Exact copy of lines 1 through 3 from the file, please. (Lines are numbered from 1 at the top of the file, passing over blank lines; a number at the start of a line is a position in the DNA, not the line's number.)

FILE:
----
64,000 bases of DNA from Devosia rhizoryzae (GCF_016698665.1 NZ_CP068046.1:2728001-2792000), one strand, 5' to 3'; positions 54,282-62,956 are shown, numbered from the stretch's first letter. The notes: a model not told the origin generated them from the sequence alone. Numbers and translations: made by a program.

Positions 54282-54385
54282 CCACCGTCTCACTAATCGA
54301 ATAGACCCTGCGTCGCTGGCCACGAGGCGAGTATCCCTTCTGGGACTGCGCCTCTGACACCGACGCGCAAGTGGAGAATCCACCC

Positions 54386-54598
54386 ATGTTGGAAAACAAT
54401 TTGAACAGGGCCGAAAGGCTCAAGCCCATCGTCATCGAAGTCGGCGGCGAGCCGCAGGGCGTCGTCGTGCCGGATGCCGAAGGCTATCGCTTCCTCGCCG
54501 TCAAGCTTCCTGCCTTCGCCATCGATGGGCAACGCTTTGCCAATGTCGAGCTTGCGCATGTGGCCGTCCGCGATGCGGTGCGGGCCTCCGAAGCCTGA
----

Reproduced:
64,000 bases of DNA from Devosia rhizoryzae (GCF_016698665.1 NZ_CP068046.1:2728001-2792000), one strand, 5' to 3'; positions 54,282-62,956 are shown, numbered from the stretch's first letter. The notes: a model not told the origin generated them from the sequence alone. Numbers and translations: made by a program.

Positions 54282-54385
54282 CCACCGTCTCACTAATCGA